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Unlike a pay-for-performance type of incentive plan which companies often implement for their employees, an employee recognition program is a flexible, creative, sometimes spontaneous, and universal reward system implemented for several reasons. The most common reasons employers institute such programs are:
- Employee retention – turnover is expensive.
- Employee appreciation – workers want to feel valued.
Generation Y workers are beginning to make their mark on the workplace. They have a reputation for being known as the “now” generation, needing immediate gratification. They believe they should be recognized frequently and immediately for doing a good job. A once-a-year performance review does not satisfy this group, and often they will not stick around that long to be appreciated. In fact, some companies have instituted one-year, two-year, and three-year awards. Although they still implement the standard 5-year incremental service awards, many Gen Y workers are not around to participate in the longer range awards. This is another reason employers are trying to build employee loyalty – to reduce turnover.
There are basically two types of incentive programs that companies offer to employees.
- Cash incentives (e.g., incentive bonuses and performance pay plans);
- Non-cash awards (e.g., any of an unlimited number of “thank-you’s,” gift certificates, company merchandise, etc.).
Some employees are just not motivated by a general recognition program. That is why programs can be designed to peak the interest of a particular employee population. Some workers want both cash and awards; some want a work/life balance; some want just the money; some want flexibility; and some just want to be recognized. Creativity can be used to appeal to each type of employee.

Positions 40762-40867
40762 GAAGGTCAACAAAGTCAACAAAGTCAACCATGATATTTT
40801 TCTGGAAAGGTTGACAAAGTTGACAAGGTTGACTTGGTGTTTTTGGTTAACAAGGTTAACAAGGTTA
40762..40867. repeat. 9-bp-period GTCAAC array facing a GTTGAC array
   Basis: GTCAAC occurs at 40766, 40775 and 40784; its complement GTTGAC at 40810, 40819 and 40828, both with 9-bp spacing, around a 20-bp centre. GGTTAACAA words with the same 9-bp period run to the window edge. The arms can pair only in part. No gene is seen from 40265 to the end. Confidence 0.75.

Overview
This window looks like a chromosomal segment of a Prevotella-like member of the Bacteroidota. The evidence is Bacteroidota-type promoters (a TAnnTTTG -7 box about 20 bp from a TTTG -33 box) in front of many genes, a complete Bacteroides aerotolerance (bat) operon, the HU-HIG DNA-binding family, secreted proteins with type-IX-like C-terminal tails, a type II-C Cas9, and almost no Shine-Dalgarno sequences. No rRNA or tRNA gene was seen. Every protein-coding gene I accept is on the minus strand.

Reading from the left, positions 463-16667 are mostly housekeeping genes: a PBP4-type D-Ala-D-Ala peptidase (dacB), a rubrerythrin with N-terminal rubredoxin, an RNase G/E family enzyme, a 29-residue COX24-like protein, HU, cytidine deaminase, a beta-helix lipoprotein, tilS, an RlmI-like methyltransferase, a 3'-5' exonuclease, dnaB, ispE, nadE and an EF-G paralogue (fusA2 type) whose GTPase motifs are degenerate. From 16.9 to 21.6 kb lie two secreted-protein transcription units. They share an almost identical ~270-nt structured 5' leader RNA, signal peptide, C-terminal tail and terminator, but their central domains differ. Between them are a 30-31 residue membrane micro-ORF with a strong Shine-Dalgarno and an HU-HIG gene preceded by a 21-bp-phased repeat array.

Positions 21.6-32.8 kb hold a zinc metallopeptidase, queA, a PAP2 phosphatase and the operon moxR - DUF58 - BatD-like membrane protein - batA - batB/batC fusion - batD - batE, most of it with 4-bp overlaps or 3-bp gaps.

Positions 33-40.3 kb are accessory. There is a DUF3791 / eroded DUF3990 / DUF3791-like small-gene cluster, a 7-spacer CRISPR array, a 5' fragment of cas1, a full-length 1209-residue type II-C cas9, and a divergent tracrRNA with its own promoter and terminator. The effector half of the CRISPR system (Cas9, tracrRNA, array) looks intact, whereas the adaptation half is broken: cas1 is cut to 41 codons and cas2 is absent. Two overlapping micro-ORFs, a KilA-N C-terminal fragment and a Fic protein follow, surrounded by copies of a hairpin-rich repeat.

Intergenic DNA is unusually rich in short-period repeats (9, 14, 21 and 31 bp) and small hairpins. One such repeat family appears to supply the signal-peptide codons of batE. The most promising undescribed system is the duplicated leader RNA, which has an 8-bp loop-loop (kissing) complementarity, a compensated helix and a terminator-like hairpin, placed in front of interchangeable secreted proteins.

As mentioned previously, there are two main reasons (employee recognition and retention) for implementing a recognition program. However, there are many specific reasons for which employees should be recognized in order to accomplish the two goals. These can include meeting personal goals; team building efforts; cost reduction; or perfect attendance.
The act of recognition shows respect, commends accomplishment, improves morale, and can ultimately increase productivity.
Some of the more common examples of employee recognition used by companies include:
- Thank you note or electronic greeting card;
- Email from the CEO or President of the company;
- Spot award;
- Travel (e.g., airline tickets);
- Gift certificate (e.g., restaurant, movies, gas card, etc.);
- Jewelry or watch;
- Casual dress day;
- Extra vacation or personal day;
- Merchandise with company logo (e.g., t-shirt, mug, pen, etc.);
- Food (e.g., pizza, bakery, ice cream provided by employer);
- Celebration (e.g., a party for the team or department);
- Birthday/anniversary cards;
- Holiday parties; or
- Lunch with a supervisor.
Implementation and administration
There are a number of organizations that offer services to employers for setting up such a recognition program and tailoring it to fit each company’s needs. They will also educate managers as to how to use the program and take full advantage of it.
It is best to keep the program simple. Some programs are now entirely web-based and managers are able to go online to select the level of award for a particular employee. The employee is then notified and congratulated, and is able to choose his award from a host of online options in that category, thus allowing customization for each employee.
A noted psychologist, B.F. Skinner, believed that people learn to behave in a manner that gives them the desired consequences. Results of future employee satisfaction surveys, as well as the trend in a company’s turnover rate, will clearly indicate the success of the program.
READ MORESHOW LESS
['Employee Relations', 'Performance Management']
['Service Awards', 'Employee Recognition Programs', 'Employee Relations', 'Motivating Employees']
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